Government Working on Grid Strengthening and Preventing Future Grid Disturbances

The Central Electricity Regulatory Commission (CERC) has issued its fourth amendment to the deviation settlement regulations. These regulations will come into force from January 1, 2019.

The main objective for the changes in regulation is to maintain grid discipline and grid security provided under the Grid Code through the commercial mechanism for deviation settlement through withdrawal and injection of electricity by the users of the grid.

Key Amendments

  • Now, Area Clearing Price (ACP) will mean the price of a time block electricity contract established on the power exchange after considering all valid purchase and sale bids in areas after dividing the market across constrained transmission corridors.
  • Clauses pertaining to Day Ahead Market (DAM) and time block have been included in the new regulations.
  • The Deviation Settlement Mechanism (DSM) rate vector will have a dynamic slope determined by joining the identified price points at 50 Hz, (daily simple average ACP), frequency of 49.85 Hz ₹8 (~$0.11322) per unit and 50.05 Hz (zero) daily.
  • The maximum ceiling limit applicable for average Daily ACP discovered in the DAM segment of Power Exchange at 50.00 Hz will be ₹8 (~$0.11322)/kWh.
  • Daily simple average ACP in the day-ahead market (exclusive of any transmission charges and transmission losses) will be used as the basis for market linked DSM price at 50 Hz.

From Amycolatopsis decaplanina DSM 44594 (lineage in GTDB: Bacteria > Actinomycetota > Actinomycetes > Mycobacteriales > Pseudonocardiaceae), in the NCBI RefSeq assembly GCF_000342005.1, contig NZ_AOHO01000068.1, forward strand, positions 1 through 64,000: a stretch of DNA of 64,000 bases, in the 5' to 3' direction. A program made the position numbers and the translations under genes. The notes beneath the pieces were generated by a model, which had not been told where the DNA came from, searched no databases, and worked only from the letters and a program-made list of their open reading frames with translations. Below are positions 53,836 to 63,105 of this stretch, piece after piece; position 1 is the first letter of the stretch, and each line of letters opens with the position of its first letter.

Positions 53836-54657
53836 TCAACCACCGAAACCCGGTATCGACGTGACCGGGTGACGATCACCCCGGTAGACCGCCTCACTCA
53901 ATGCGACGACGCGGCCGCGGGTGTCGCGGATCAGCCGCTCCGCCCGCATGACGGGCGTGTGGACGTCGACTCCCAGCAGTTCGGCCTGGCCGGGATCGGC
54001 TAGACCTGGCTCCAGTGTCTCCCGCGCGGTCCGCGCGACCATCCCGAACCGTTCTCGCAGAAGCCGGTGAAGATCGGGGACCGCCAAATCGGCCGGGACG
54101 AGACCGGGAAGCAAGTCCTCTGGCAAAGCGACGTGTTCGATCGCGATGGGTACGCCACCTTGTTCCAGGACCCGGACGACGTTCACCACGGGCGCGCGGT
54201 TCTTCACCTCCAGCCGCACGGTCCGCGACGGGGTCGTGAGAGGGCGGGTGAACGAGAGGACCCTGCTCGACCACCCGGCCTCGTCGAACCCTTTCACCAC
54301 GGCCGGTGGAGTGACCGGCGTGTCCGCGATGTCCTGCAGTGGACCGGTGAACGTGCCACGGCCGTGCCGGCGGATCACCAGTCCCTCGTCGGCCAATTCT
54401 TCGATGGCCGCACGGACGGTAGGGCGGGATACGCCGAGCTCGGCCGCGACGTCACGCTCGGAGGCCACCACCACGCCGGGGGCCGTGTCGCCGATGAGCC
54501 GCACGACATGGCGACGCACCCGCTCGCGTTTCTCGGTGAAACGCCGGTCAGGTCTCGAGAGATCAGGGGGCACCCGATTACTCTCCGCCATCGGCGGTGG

• The daily simple average ACP of the power exchange having a market share of 80 percent or more in energy terms on a daily basis will be taken into consideration for linking to the DSM price vector.
  • If no single power exchange is having a market share of 80 percent or more, the weighted average day-ahead price will be used for linking to the DSM price.
  • In case of non-availability of daily simple average ACP due to no-trade on a given day, daily simple average ACP of the last available day will be considered for determining the DSM charge.
  • The charges for the deviation for the generating stations whose tariff is determined by the CERC, when actual injection is higher or lower than the scheduled generation, will not exceed the upper cap fixed in these regulations.
  • The charges for the deviation for the generating stations whose tariff is not determined by CERC, irrespective of the fuel source, when actual injection is higher or lower than the scheduled generation, will not exceed the upper cap of ₹3.0304 (~$0.04289)/kWh.
  • In the event of sustained deviation from schedule in one direction (positive or negative) by any regional entity (buyer or seller), such regional entity will have to change sign of their deviation from schedule, at least once, after every six, time blocks.
  • The additional charge for violation of sign change stipulation will be levied for each such violation during a day.

Mercom previously reported that an expert group had examined various aspects such as weighted average prices in different market segments, the cumulative capacity and variable charges of RRAS (Routing and Remote Access Service), highest variable cost generator dispatched in ancillary services, and proposed the new measures.

The draft regulations had been issued in July 2018 and have been finalized now.

In August 2018, CERC also amended the regulations for Open Access in Interstate Transmission, which were first passed in 2008. The new regulations are called the CERC (Open Access in Interstate Transmission) (Fifth Amendment) Regulations, 2018.

Saumy Prateek Saumy is a senior staff reporter with covering business and energy news since 2016. Prior to Mercom, Saumy was a copy editor at Thomson Reuters. Saumy earned his Bachelors Degree in Journalism & Mass Communication from the Manipal Institute of Communication at Manipal University. More articles from Saumy Prateek.